NEWS & NOTES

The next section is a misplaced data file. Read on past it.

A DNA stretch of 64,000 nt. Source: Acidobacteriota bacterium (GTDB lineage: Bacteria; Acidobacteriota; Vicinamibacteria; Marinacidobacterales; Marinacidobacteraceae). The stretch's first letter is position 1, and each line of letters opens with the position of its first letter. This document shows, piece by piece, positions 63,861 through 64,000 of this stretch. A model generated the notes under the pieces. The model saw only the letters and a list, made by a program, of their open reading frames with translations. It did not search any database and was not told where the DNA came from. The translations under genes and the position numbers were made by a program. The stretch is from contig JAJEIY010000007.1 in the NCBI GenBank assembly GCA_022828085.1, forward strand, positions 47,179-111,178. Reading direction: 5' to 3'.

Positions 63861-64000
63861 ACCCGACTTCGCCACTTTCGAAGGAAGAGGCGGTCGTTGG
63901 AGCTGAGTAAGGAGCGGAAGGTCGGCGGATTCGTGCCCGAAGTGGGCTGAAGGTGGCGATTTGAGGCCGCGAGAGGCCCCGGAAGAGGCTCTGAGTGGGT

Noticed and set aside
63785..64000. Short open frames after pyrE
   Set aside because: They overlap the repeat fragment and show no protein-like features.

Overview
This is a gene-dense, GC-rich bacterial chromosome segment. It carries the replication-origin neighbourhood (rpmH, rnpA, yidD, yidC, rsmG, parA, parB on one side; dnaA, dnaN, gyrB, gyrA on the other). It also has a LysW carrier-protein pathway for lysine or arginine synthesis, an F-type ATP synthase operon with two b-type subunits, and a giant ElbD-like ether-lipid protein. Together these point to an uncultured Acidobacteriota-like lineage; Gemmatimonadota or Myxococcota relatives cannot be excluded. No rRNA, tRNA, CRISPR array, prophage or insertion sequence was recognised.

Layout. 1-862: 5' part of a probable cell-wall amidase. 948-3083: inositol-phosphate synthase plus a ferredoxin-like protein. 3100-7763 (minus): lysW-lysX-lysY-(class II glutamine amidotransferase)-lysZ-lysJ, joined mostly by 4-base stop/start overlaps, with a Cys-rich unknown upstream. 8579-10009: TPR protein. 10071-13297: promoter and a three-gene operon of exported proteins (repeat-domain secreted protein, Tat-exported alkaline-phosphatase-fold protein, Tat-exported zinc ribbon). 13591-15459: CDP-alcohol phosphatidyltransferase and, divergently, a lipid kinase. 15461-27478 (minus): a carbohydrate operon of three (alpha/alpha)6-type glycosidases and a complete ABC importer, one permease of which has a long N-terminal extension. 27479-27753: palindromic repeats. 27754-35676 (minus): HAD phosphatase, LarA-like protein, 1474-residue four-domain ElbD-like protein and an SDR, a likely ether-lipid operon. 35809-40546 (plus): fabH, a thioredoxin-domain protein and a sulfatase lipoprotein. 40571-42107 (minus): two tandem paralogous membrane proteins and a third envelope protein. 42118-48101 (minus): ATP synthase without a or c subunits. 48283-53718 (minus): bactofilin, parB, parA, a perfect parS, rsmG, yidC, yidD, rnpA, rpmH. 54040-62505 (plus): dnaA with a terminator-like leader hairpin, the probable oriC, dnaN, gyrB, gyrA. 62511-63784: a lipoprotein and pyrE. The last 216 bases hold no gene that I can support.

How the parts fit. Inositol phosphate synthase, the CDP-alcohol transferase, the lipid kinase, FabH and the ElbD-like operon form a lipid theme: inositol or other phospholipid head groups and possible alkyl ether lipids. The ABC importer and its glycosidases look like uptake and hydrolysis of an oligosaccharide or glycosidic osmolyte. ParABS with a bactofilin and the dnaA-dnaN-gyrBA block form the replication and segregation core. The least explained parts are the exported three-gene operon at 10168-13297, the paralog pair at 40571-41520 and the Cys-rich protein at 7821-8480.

Enriching music and enthralling dance - B. RAMADEVI Isha Yoga Centre, situated at the foothills of Vellingiri Mountains near Coimbatore, recently organised a unique festival of music and dance, aptly named ‘Yaksha’. It showcased some of the most exquisite samples of Indian music and dance in an ambience the artists basked in. A beautiful temple dedicated to Linga Bhairavi, the goddess representing female energy, has been built adjacent to the already well-known Dhyanalinga temple at the Isha Yoga Centre, and this festival followed the consecration of the deity. The vocal and instrumental concerts were conducted in a lovely pandal, just in front of the sanctum sanctorum of Linga Bhairavi, overlooking the three huge faces of Siva carved in stone, with innumerable lamps glittering in the background. With neatly-arranged, spotless cushions, courteous volunteers, and the ubiquitous cell phones either silenced or switched off, listening to the music there was an experience one would cherish.